Manufacturing resources could be key to creating new clean energy jobs

The state’s manufacturing resources could be key to creating new clean energy jobs, according to Wisconsin Environmental Initiative Director John Imes.

Speaking yesterday at a Wisconsin Technology Council event in Madison, Imes said Wisconsin has fallen “a little behind” on developing clean energy industries.

“This is a competitive issue,” he said. “We were always a low-cost island in terms of our energy costs; we’re kind of a high-cost island now.”

He chalked up that difference to other Midwest states pursuing renewable energy sources more aggressively.

Still, even in Wisconsin, optimism surrounding solar in particular is at an all-time high according to Scott Coenen, executive director of the Wisconsin Conservative Energy Forum.

As head of a lobbying group that largely appeals to Republicans, Coenen says he often speaks to groups that are downright hostile to renewable energy. In those discussions, he highlights the “incredible cost decline” for solar and wind energy seen in the past decade.

“The market moving in this direction is really tremendous,” Coenen said yesterday. “The plummit of the solar industry’s cost is almost unprecedented.”

Over the next four years, Coenen says around 1,700 megawatts of solar generation projects are projected to come online in Wisconsin. If all of those projects are built, he says the state would move from getting about 1 percent of its energy from solar, to getting 20 percent from solar.

“That has never happened like that in the history of our state, no matter how much government has pushed mandates or tax credits,” Coenen said. “It’s happening specifically, because the market has gotten behind these technologies.”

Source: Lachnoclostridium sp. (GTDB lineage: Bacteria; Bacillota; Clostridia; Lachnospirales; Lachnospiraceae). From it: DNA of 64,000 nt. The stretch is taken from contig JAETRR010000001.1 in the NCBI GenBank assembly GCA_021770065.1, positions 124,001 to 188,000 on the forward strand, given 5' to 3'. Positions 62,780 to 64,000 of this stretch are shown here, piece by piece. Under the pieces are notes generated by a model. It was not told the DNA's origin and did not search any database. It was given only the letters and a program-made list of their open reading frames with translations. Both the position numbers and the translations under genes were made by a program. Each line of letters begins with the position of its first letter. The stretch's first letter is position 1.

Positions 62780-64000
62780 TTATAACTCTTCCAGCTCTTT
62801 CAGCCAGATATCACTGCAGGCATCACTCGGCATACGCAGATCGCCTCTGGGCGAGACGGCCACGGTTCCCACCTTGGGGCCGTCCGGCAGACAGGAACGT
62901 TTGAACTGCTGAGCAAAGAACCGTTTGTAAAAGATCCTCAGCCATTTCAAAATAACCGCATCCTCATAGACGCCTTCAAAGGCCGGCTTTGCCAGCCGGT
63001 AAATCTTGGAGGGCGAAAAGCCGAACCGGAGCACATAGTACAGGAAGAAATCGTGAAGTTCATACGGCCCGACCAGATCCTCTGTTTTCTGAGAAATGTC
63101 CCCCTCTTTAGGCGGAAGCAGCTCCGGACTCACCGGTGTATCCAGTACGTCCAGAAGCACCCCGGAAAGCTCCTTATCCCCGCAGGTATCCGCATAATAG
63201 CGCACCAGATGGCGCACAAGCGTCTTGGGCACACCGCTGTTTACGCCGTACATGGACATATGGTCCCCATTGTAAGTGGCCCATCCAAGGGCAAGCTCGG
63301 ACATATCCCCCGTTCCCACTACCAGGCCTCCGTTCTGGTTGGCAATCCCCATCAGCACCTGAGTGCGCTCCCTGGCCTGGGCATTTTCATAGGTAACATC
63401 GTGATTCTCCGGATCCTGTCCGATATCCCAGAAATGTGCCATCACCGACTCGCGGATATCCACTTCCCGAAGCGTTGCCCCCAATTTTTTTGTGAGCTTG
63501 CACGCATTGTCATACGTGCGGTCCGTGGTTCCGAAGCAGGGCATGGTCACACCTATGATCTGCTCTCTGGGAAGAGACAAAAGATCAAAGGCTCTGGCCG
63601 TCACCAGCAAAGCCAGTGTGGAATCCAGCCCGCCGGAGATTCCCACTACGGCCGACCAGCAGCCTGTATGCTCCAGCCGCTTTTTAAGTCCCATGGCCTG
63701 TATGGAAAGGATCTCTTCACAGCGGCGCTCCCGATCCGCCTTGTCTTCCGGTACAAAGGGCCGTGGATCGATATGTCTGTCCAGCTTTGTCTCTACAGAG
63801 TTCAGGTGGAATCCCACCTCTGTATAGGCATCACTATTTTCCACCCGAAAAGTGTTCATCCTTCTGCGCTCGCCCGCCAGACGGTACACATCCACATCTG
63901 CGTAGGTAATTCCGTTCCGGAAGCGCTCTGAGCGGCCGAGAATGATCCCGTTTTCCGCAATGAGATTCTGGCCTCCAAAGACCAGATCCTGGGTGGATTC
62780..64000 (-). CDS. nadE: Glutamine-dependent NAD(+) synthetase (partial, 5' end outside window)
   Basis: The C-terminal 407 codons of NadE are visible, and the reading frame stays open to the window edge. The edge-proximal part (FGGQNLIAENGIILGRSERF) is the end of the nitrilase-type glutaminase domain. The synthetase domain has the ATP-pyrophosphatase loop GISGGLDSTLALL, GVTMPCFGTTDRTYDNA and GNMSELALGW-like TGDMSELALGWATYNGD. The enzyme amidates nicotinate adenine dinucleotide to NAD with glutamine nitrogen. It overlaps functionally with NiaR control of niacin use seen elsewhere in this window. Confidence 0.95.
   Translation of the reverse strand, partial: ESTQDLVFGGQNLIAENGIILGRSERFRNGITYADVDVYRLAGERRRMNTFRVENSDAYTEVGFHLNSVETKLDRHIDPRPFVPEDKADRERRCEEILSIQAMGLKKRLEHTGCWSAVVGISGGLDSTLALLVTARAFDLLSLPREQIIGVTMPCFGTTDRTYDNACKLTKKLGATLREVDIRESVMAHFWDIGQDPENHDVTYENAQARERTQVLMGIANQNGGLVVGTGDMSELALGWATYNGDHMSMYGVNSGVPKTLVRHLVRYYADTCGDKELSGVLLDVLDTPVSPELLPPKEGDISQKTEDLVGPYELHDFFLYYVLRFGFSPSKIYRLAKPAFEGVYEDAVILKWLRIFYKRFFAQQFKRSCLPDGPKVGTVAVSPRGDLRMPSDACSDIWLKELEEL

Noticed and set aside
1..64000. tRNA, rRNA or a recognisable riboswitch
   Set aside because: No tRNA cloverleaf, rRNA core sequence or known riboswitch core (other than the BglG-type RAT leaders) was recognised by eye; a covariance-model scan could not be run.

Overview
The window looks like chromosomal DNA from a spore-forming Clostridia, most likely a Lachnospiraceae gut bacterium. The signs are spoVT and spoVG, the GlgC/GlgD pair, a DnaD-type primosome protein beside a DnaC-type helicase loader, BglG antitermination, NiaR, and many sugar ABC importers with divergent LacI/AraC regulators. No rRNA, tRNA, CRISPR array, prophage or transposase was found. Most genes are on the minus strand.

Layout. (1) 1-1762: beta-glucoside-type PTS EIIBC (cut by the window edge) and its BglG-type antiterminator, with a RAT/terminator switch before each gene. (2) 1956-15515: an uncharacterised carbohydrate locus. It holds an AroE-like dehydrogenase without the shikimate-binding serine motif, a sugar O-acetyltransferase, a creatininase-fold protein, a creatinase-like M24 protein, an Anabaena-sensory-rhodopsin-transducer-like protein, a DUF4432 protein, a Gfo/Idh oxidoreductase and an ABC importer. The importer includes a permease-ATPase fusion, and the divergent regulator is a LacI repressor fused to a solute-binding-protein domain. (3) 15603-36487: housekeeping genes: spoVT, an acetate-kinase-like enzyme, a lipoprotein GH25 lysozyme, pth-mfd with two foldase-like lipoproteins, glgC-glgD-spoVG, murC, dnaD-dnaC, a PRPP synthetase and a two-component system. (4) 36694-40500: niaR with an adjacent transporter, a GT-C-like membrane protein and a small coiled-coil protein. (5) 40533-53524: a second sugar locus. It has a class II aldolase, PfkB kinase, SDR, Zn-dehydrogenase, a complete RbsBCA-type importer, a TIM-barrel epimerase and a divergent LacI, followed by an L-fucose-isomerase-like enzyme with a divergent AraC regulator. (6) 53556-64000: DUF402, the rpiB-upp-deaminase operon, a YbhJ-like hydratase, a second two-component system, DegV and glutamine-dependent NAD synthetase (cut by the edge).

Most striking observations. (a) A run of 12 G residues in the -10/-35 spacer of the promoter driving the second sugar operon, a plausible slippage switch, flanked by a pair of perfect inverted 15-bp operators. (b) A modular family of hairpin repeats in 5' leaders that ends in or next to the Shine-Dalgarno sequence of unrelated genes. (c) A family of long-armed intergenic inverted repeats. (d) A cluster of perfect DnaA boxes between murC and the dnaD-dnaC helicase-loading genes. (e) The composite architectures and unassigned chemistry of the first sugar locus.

All of those planned projects are expected to create many more clean energy jobs in Wisconsin in the coming years. And Imes (pictured here) says the state’s strong manufacturing base presents other opportunities.

“I’m from Milwaukee originally; we were the tool and die capital of the world for 100 years,” Imes said. “There’s 8,000 parts to a wind turbine — those parts should be produced in Wisconsin.”

And Imes said the fiberglass molding capabilities of the boat-building sector in the northeast part of the state could be “retooled” to also create wind turbine blades.

“We’ve got access to markets, we’ve got deep water ports,” Imes said. “So those jobs could be in Wisconsin.”

According to Imes, Wisconsin and Iowa had the same amount of wind energy 15 years ago, with about 2 percent of each state’s energy mix. Since then, Iowa set a goal of creating 1,000 megawatts of new wind generation within 10 years and then “blew through that,” according to Imes.

Now, Imes says Iowa has about 5,000 megawatts of wind energy and 35 percent of all electricity produced in the state comes from wind. By comparison, Wisconsin is still at about 3 percent for wind.

Iowa employs many more people than Wisconsin does in its growing wind industry, and Imes also said Iowa’s overall electricity rates are about 30 percent lower than Wisconsin’s.

Iowa has a significant advantage for wind power. It’s the leading wind energy-producing state in the country, with generation clustered where the wind is strongest.

But even in Wisconsin, companies are shifting to renewable sources “organically,” according to Wisconsin Technology Council President Tom Still.

“They don’t need to be told at the outset that they have to make these changes. They’re doing it anyway because it makes sense,” Still said.

Pam Christensen is economic development director for Madison Gas and Electric, which has recently retired several coal plants as part of a broad decarbonization push.

“We’ve said all along if we can go further faster, we will,” she said at yesterday’s event. “Solar and wind — huge examples in those costs coming down.”

But Christensen said there’s still resistance to electric vehicles in the state, as well as to solar and wind for a number of reasons.

Some Wisconsinites in rural areas have called wind turbines an eyesore, arguing the large white structures disrupt the landscape. And others have raised concerns about how to generate solar energy in rural areas without overshadowing valuable cropland.

See an earlier story on Wisconsin’s clean energy industries: